Razvi’s book launched posthumously

Published Jul 07, 2013 02:33am

KARACHI, July 6: Friends, colleagues and fans of the late journalist Murtaza Razvi came together to pay tribute to and celebrate the intellectual at the launch of his book Pittho’s World at the Arts Council of Pakistan on Saturday.

The work of fiction, published posthumously by HarperCollins India, “is a novel with stories of numerous characters, as well as that of the narrator himself. The entire novel spans a period of about two centuries, and is spread out over a large geographical space that consists of countries like 19th-century Iran, pre-partition India, which then becomes Pakistan, particularly Lahore, Karachi etc, East Pakistan/Bangladesh (Dhaka). This geographical space even includes the land of the Caucasus, if only in a fairytale, as well as the Swiss city of Zurich. Due to the numerous characters and settings, one would think that just the amount of material to be dealt in a book like Pittho’s World would turn the text into a large jumble of characters and events. But it hasn’t,” said Soonha Abro who has reviewed the book.

Dawn.com uploaded her complete review of Pittho’s World on Saturday to coincide with the book launch.

On the occasion, former editor of Dawn Saleem Asmi said that Mr Razvi deserved praise both in his life as well as now that he was no more among us. Recalling hiring Mr Razvi in Dawn, Mr Asmi said that he was initially hired as a features writer. “But he was always there wherever needed for any work in the organisation,” he said.

He said that when thinking of bringing out a visual arts magazine after having started Books & Authors and SciTech World, he knew he had the right man for it in Mr Razvi. “I asked him to come up with a dummy for Gallery and he came back with a full dummy for the magazine within just a couple of hours,” he said.

“Even after I left Dawn he gave the same respect to me as when I was the paper’s editor. There are very few people I have come across of his calibre and nature,” he said.

Another former colleague, the former editor of the leader page in Dawn, Zubeida Mustafa said she could feel the change in Dawn after Mr Razvi’s joining it. “Murtaza was a versatile person. He was a journalist, scholar, art critic, but above all he was a fine human being. He had a very caring nature that was evident from little gestures and the things he would do for others,” she said.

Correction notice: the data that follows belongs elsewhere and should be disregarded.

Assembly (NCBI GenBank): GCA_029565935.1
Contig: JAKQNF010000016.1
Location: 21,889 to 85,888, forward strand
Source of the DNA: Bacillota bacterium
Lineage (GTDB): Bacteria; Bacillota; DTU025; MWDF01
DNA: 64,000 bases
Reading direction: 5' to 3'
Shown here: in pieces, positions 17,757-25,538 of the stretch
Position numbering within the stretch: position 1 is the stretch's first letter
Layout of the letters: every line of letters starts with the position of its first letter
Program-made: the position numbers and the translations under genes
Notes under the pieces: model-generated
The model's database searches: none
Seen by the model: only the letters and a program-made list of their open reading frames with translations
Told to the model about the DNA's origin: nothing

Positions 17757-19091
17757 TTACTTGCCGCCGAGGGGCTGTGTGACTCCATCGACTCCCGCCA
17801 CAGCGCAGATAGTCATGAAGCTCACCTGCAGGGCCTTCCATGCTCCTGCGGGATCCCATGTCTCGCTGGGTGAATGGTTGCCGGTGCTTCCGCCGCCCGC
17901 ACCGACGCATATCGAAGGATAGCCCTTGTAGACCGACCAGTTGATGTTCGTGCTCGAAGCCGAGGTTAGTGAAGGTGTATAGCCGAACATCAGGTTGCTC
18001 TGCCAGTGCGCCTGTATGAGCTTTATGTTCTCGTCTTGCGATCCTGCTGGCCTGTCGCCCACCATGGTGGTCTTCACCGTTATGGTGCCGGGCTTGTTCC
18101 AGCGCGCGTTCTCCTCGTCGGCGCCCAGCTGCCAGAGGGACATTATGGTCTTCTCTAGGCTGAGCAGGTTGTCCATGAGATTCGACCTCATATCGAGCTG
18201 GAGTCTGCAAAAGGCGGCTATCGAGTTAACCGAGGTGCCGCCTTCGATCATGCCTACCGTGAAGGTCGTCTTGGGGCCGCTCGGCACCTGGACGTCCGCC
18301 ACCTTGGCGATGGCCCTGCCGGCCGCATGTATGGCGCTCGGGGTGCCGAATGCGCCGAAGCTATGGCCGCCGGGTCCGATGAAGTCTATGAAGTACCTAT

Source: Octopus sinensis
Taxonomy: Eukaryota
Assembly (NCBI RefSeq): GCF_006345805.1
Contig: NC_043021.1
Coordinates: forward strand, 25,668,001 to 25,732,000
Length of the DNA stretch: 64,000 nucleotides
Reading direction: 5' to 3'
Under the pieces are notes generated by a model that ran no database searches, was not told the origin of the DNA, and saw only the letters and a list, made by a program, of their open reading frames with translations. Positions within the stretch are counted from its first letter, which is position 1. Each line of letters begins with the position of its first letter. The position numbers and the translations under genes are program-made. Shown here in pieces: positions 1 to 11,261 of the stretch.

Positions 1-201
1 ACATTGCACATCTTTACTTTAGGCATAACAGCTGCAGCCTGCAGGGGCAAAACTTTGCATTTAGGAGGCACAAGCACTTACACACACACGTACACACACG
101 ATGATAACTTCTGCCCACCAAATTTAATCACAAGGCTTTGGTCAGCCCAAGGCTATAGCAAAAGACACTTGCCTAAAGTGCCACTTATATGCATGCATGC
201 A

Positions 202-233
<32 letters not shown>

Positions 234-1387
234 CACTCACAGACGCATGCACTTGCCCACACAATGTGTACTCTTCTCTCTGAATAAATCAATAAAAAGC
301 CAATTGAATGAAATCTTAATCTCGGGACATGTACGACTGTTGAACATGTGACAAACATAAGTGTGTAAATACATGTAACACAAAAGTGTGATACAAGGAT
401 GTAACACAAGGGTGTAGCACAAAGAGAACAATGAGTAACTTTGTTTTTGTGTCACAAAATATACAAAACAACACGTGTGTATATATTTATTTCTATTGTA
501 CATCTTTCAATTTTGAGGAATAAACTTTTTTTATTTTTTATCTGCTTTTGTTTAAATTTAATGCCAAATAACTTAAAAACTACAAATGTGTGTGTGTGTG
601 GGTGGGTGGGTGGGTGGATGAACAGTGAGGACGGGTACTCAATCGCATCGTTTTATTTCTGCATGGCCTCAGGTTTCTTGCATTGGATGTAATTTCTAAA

“He had this way of making the other person feel important. He was much younger to me in age but instead of mixing with his own generation he would spend time with us older lot,” Mrs Mustafa recalled.

“And despite not being in my team of leader writers, he would write editorials, too, whenever requested and always handed in a very good piece of writing thanks to his being so knowledgeable and a great writer,” she added.

Visual artist and poet Moeen Faruqi, one of Mr Razvi’s friends, spoke of his many other talents. “I was pleasantly surprised to find him switch to fluent German while speaking to a German artist on one occasion. He spoke many languages but was the most humble intellectual I have ever known.

“Gallery, the visual arts magazine he brought out week after week, played a critical role in creating space for the visual arts. It was a means of encouragement for upcoming artists while other artists like who could write, too, got a chance to expand their canvas by sharing their thoughts with the readers and it was Mr Razvi’s quiet and powerful contribution to the magazine as its editor that was like a bridging influence between art and history there,” he praised the man’s genius.

Rights activist and journalist Bina Sarwar remembered what a funny person Mr Razvi was despite his huge intellect. “He would not want to be mourned but celebrated,” she said.

The programme was brilliantly conducted by author and artist Rumana Hussain who read out selected portions from the book to keep the audience engaged as they appreciated its writer’s flowing style.

Later, editor of Dawn.com Musadiq Sanwal and young classical dancer Suhaee Abro paid tribute to Mr Razvi through her performance.

Mr Razvi’s eldest daughter, 13-year-old Maya Razvi, officially launched the book with Mr Asmi.


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